In response to fears of war with France, President John Adams and Congress pushed through four laws– collectively known as the Alien and Sedition Acts– that limited the freedom of speech and of the press and represented some of the first federal deportation laws. The Alien and Sedition Acts authorized the detention or deportation of persons seen as posing political threats to the United States and those who emigrated from “hostile” nations and imposed more demanding requirements for naturalization. While the Sedition Act led to the prosecution and conviction of several newspaper owners, the deportation laws were generally not actively enforced at the time. The Adams administration also faced widespread criticism for these harsh laws. Nevertheless, the Alien Enemies Act of 1798, which authorized the President to detain, relocate, or deport immigrants from hostile countries in a time of war, is still in force in modified form.
An Act Concerning Aliens.
SECTION 1. Be it enacted by the Senate and the House of Representatives of the United States of America in Congress assembled, That it shall be lawful for the President of the United States at any time during the continuance of this act, to order all such aliens as he shall judge dangerous to the peace and safety of the United States, or shall have reasonable grounds to suspect are concerned in any treasonable or secret machinations against the government thereof, to depart out of the territory of the United States . . . And in case any alien, so ordered to depart, shall be found at large within the United States after the time limited in such order for his departure, and not having obtained a license from the President to reside therein, or having obtained such license shall not have conformed thereto, every such alien shall, on conviction thereof, be imprisoned for a term not exceeding three years, and shall never after be admitted to become a citizen of the United States.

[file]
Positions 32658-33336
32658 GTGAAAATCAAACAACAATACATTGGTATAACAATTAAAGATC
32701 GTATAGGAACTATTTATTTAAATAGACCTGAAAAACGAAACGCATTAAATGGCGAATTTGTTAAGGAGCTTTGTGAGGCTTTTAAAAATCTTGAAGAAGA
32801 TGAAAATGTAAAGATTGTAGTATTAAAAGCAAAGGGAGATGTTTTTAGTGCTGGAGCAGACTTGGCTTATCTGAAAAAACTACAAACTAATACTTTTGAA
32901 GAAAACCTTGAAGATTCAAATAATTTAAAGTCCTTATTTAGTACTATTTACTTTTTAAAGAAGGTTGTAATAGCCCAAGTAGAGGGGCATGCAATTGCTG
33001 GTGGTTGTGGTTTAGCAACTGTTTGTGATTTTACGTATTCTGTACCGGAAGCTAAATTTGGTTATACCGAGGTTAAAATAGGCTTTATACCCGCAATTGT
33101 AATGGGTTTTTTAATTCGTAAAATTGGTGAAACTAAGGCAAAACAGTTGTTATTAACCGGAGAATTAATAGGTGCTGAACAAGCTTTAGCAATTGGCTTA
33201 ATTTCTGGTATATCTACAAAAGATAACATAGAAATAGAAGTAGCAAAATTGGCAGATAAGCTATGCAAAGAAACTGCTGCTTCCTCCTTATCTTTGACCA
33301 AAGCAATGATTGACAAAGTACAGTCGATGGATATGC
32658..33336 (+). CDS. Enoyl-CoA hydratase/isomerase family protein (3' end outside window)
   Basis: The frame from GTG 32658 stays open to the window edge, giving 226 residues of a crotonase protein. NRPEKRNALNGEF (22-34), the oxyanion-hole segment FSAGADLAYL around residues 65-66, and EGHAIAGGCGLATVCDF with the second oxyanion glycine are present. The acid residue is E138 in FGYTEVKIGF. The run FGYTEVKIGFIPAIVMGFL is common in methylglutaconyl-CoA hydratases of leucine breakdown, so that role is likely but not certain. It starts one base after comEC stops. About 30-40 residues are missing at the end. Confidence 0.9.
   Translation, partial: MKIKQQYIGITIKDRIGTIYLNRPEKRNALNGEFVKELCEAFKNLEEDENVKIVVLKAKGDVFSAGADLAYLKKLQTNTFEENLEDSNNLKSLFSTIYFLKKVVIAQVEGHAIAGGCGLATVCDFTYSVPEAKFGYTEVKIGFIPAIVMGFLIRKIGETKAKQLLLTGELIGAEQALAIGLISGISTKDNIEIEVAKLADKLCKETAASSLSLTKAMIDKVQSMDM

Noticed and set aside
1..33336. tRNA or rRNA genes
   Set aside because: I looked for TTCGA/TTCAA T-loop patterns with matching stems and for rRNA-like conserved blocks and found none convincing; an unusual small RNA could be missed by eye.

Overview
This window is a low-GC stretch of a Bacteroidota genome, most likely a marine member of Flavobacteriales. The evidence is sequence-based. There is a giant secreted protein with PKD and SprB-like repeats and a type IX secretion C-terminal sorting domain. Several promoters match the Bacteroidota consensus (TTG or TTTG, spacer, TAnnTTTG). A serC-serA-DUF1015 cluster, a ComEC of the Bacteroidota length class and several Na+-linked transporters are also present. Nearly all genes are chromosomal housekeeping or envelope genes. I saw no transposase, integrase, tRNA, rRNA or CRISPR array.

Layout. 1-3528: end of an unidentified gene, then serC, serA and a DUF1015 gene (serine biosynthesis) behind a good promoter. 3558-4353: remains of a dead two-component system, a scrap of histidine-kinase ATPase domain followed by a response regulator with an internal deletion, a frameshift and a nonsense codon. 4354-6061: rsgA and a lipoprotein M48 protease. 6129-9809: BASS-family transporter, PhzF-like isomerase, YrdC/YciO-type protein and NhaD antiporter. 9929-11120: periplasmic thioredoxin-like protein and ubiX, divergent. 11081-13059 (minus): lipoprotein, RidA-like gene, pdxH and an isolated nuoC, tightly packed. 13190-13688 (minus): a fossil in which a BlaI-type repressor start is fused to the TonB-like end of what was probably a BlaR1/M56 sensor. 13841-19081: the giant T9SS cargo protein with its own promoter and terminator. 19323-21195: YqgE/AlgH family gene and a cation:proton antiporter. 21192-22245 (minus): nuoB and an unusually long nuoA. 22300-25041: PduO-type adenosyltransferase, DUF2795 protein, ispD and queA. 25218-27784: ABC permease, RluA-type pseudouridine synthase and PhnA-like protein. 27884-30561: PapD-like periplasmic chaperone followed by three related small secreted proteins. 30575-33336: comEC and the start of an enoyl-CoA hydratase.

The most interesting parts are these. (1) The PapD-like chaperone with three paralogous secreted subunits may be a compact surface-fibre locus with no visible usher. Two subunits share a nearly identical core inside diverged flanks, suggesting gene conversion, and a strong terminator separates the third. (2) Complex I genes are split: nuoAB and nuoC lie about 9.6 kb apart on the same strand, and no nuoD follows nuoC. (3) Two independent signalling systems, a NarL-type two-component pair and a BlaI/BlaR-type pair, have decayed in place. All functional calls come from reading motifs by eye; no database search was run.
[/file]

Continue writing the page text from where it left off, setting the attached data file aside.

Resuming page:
An Act Respecting Alien Enemies
SECTION 1. Be it enacted by the Senate and House of Representatives of the United States of America in Congress assembled, That whenever there shall be a declared war between the United States and any foreign nation or government, or any invasion or predatory incursion shall be perpetrated, attempted, or threatened against the territory of the United States, by any foreign nation or government, and the President of the United States shall make public proclamation of the event, all natives, citizens, denizens, or subjects of the hostile nation or government, being males of the age of fourteen years and upwards, who shall be within the United States, and not actually naturalized, shall be liable to be apprehended, restrained, secured and removed, as alien enemies.